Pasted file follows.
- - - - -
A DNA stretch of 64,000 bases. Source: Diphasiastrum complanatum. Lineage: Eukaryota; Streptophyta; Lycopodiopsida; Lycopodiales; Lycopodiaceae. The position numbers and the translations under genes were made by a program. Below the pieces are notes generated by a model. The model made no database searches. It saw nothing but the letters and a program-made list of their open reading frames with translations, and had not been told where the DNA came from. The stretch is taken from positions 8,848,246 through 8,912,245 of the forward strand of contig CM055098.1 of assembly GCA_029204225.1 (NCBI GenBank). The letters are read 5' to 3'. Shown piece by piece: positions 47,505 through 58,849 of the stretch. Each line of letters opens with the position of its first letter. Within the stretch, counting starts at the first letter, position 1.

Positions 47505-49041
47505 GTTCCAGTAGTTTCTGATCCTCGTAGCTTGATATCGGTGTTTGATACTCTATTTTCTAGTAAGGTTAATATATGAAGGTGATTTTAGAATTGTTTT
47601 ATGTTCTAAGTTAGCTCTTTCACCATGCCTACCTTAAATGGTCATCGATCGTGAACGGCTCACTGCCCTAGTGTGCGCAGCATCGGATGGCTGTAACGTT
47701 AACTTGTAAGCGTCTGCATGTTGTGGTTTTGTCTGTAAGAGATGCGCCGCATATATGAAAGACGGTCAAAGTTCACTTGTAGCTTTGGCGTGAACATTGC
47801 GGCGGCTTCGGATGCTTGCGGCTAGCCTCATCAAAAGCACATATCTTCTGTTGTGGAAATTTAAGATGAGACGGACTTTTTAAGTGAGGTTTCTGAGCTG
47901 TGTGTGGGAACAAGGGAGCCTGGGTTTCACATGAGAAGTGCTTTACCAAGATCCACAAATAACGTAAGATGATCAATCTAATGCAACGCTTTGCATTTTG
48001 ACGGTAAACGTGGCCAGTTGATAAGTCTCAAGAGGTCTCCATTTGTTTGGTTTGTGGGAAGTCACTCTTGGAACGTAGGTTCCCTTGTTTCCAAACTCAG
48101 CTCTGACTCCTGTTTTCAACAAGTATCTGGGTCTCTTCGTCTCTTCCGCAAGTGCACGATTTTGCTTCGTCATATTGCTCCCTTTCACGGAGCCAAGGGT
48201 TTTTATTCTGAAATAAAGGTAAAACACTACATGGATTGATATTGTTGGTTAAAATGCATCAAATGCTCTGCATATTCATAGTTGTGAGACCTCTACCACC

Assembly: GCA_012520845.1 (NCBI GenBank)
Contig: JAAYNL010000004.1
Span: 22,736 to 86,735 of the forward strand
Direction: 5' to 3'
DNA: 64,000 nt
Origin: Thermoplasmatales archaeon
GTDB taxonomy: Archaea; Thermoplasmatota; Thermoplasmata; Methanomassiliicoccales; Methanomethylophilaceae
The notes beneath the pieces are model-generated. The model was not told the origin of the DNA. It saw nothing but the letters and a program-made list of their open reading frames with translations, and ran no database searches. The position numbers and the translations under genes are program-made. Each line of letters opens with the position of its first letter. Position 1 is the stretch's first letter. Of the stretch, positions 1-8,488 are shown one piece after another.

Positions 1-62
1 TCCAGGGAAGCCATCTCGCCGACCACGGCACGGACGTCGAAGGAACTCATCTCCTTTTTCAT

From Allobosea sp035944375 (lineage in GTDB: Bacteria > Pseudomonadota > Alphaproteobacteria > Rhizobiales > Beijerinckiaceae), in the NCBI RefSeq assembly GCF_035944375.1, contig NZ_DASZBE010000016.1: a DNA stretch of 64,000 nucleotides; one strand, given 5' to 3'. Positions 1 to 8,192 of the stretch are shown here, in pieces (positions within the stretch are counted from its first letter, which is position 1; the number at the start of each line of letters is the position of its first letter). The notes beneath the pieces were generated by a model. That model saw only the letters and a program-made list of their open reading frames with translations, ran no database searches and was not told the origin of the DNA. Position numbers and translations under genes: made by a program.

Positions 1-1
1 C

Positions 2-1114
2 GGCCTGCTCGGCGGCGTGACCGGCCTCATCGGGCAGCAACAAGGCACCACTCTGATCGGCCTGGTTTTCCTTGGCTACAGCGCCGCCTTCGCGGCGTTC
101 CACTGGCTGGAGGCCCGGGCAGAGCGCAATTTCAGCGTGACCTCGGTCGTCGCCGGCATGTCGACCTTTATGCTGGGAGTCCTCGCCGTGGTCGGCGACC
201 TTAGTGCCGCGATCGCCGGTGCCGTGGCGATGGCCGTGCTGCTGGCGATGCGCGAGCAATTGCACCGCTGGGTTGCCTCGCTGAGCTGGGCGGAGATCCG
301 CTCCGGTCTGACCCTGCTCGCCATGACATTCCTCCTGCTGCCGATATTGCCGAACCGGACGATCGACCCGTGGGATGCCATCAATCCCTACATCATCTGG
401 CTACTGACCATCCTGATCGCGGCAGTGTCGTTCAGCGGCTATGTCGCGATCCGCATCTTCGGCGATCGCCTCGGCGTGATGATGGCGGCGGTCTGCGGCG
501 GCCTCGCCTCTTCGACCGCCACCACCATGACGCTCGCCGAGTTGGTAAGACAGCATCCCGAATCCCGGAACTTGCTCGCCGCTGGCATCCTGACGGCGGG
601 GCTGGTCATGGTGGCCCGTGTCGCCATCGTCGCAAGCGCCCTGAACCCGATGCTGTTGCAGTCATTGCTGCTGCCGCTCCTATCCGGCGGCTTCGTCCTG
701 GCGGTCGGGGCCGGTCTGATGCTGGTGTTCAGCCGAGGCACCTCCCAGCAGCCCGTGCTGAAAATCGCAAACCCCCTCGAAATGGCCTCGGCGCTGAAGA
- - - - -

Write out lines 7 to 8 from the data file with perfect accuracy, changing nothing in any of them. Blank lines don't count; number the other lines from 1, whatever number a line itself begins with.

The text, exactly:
47901 TGTGTGGGAACAAGGGAGCCTGGGTTTCACATGAGAAGTGCTTTACCAAGATCCACAAATAACGTAAGATGATCAATCTAATGCAACGCTTTGCATTTTG
48001 ACGGTAAACGTGGCCAGTTGATAAGTCTCAAGAGGTCTCCATTTGTTTGGTTTGTGGGAAGTCACTCTTGGAACGTAGGTTCCCTTGTTTCCAAACTCAG